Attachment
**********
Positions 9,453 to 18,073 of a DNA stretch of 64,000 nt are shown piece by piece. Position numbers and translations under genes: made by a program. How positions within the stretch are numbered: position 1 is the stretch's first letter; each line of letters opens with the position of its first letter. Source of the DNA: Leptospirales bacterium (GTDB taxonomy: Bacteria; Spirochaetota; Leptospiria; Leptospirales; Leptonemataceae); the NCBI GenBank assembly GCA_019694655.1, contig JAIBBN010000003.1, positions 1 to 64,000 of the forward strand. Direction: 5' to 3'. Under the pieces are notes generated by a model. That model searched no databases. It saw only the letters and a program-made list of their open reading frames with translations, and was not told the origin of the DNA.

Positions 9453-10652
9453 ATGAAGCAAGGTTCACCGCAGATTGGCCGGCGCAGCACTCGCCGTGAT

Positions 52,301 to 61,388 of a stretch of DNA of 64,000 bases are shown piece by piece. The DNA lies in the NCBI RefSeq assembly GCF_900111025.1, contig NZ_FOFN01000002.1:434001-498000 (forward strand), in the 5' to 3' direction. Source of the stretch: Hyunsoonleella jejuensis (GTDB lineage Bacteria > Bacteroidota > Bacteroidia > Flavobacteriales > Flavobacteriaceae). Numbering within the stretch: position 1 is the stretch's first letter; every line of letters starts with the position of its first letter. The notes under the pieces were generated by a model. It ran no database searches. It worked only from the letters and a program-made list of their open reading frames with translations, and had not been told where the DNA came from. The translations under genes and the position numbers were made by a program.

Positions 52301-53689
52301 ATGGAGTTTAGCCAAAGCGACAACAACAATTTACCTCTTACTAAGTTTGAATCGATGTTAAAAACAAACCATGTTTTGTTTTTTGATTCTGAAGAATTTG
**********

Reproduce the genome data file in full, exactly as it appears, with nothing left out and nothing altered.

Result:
Positions 9,453 to 18,073 of a DNA stretch of 64,000 nt are shown piece by piece. Position numbers and translations under genes: made by a program. How positions within the stretch are numbered: position 1 is the stretch's first letter; each line of letters opens with the position of its first letter. Source of the DNA: Leptospirales bacterium (GTDB taxonomy: Bacteria; Spirochaetota; Leptospiria; Leptospirales; Leptonemataceae); the NCBI GenBank assembly GCA_019694655.1, contig JAIBBN010000003.1, positions 1 to 64,000 of the forward strand. Direction: 5' to 3'. Under the pieces are notes generated by a model. That model searched no databases. It saw only the letters and a program-made list of their open reading frames with translations, and was not told the origin of the DNA.

Positions 9453-10652
9453 ATGAAGCAAGGTTCACCGCAGATTGGCCGGCGCAGCACTCGCCGTGAT

Positions 52,301 to 61,388 of a stretch of DNA of 64,000 bases are shown piece by piece. The DNA lies in the NCBI RefSeq assembly GCF_900111025.1, contig NZ_FOFN01000002.1:434001-498000 (forward strand), in the 5' to 3' direction. Source of the stretch: Hyunsoonleella jejuensis (GTDB lineage Bacteria > Bacteroidota > Bacteroidia > Flavobacteriales > Flavobacteriaceae). Numbering within the stretch: position 1 is the stretch's first letter; every line of letters starts with the position of its first letter. The notes under the pieces were generated by a model. It ran no database searches. It worked only from the letters and a program-made list of their open reading frames with translations, and had not been told where the DNA came from. The translations under genes and the position numbers were made by a program.

Positions 52301-53689
52301 ATGGAGTTTAGCCAAAGCGACAACAACAATTTACCTCTTACTAAGTTTGAATCGATGTTAAAAACAAACCATGTTTTGTTTTTTGATTCTGAAGAATTTG